Expect that you won't see details of https requests. It's easier that way.

One way to get access to those URLs would be to run a network sniffer on the router and configure it to record HTTP requests.

Completely passive, no change to what the users see or do, and you can prevent the system becoming swamped by allowing it to drop packets if it thinks it is too busy, at the cost of not having a complete record of the accesses. Google will be able to suggest software which can do this, if you don't have any favourites. One variant I've come across (but can't think of right now) involves sniffing and displaying any images in http traffic that are on the network. That may or may not be appropriate for your setup, of course.

[[Suramya]] - The software you are thinking about is called Driftnet .

Be really really careful while running this. We tried this as a test at my last job and were showing off the program to a group of co-workers and I guess someone in the building was surfing porn at that time so we got to display some really explicit content on a really big display.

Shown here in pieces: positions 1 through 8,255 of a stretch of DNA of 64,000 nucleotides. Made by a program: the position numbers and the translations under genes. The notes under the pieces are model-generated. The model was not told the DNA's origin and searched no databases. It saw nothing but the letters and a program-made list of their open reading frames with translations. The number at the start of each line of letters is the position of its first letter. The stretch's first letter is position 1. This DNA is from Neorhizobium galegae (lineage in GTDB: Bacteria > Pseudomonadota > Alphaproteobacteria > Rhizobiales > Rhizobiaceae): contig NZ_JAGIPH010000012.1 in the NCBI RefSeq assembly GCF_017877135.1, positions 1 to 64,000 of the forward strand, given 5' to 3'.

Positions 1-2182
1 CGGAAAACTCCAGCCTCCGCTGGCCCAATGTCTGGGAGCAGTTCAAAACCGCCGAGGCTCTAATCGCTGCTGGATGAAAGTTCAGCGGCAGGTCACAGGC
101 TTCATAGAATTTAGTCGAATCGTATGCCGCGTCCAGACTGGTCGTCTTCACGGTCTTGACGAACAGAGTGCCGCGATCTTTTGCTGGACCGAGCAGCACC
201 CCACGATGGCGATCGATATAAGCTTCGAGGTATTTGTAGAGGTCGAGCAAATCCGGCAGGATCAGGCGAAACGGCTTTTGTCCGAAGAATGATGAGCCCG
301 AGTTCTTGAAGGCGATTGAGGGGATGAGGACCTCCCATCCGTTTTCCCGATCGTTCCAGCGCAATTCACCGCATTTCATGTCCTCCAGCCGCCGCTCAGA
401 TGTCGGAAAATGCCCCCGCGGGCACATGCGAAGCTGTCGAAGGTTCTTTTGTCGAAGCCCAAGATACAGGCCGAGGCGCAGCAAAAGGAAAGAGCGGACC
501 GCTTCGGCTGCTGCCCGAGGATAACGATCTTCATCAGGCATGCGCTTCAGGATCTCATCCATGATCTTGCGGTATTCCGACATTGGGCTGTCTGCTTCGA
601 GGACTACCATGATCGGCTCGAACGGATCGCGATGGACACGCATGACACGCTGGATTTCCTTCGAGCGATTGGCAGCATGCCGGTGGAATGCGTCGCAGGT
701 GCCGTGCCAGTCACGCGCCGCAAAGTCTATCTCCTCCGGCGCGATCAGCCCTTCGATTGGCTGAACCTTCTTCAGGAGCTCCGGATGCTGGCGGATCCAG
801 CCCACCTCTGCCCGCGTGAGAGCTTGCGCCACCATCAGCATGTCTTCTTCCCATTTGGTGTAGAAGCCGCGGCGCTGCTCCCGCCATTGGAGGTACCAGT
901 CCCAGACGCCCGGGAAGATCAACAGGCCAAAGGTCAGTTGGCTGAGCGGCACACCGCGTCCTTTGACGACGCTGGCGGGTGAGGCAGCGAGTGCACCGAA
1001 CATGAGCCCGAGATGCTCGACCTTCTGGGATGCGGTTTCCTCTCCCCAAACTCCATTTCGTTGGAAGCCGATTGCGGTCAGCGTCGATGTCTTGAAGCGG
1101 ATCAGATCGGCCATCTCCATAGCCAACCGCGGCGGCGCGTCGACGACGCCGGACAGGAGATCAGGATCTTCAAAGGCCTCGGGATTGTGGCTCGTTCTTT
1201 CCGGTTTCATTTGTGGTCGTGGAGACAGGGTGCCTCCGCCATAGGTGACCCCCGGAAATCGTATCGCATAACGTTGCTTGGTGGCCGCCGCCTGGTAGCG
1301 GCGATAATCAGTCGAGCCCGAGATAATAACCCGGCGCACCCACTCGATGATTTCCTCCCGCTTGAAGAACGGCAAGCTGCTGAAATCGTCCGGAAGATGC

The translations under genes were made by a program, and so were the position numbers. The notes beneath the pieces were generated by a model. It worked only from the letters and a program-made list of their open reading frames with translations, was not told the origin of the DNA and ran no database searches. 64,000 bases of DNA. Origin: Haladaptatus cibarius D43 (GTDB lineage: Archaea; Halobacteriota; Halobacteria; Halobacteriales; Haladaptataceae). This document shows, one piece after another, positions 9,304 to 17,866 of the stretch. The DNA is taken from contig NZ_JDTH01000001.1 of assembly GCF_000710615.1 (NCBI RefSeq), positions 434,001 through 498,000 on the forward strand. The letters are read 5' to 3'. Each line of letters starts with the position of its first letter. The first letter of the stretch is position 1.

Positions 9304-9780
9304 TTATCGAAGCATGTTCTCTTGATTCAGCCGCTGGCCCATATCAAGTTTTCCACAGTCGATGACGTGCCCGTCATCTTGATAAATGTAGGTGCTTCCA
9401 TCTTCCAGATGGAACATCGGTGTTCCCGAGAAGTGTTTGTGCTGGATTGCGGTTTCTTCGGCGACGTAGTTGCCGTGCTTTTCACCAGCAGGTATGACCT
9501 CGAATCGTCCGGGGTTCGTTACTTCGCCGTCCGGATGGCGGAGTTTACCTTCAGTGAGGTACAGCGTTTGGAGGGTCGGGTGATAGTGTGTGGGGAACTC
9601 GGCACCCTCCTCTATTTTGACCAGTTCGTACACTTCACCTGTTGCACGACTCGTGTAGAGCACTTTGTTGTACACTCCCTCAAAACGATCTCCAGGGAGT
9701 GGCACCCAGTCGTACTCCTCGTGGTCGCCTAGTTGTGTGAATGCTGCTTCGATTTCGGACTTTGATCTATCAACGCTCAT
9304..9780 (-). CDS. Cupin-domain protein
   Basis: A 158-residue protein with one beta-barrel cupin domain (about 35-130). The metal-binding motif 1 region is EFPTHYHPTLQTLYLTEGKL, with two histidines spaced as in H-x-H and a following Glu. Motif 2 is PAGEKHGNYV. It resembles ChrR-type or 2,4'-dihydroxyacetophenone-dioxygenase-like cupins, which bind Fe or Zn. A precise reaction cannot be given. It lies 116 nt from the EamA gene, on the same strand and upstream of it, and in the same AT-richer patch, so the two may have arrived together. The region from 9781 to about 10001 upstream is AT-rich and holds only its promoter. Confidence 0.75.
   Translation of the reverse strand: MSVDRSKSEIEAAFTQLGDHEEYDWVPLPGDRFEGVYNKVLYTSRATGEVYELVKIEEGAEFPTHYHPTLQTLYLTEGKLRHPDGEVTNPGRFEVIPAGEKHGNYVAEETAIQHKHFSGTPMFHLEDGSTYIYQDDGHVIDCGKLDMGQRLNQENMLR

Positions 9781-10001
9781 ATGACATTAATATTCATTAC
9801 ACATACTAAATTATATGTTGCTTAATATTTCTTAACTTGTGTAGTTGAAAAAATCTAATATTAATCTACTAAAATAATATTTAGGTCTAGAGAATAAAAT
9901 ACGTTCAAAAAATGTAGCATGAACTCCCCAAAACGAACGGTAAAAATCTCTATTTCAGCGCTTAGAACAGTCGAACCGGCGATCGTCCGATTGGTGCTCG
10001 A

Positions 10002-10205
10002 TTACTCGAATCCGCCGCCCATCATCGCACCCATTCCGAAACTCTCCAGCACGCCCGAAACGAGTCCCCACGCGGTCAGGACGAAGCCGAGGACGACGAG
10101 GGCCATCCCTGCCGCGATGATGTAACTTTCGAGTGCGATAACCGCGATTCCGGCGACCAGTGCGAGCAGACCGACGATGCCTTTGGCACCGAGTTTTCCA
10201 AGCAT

Consider yourself warned if you want to use this... :)

[Francis] - Another way to get the URL list would be to require the use of a http proxy server, and read the log file it generates. One way to require the use of a proxy server is to allow (web) access from it and block access from elsewhere. Another way is to try network magic on the router and use a transparent proxy. (With the obvious caveat that a transparent proxy can't work in all cases; that may not be an issue for you.)

Small or no changes to what the users see and do. Active, in that if the extra service fails, web access is stopped. And it does allow for the possibility of caching and access control, if you go that way.

In either case, for a web page, "tail the-url-list-file" as an appropriate user might be sufficient, or just show the raw log file, or use any of the log analysers to generate pretty pictures. Again, Google will likely show you a ready-made solution for whichever you pick.

being able to block certain content for some nodes on the network.

When you have defined (for yourself) "certain content" and "some nodes", you'll probably find that it's easier to do this at the http level, with a proxy server. It can be done at the tcp level with a more active network sniffer, but the simple answer is "don't do that".

On my machine (PII 366MHz, 128MB) I use squid as a caching proxy server, with squidGuard as a redirector intended primarily to block some images and undesired content. Single client node, and (deliberately) easily bypassed. (I also have a thttpd to serve the redirected content, for completeness.)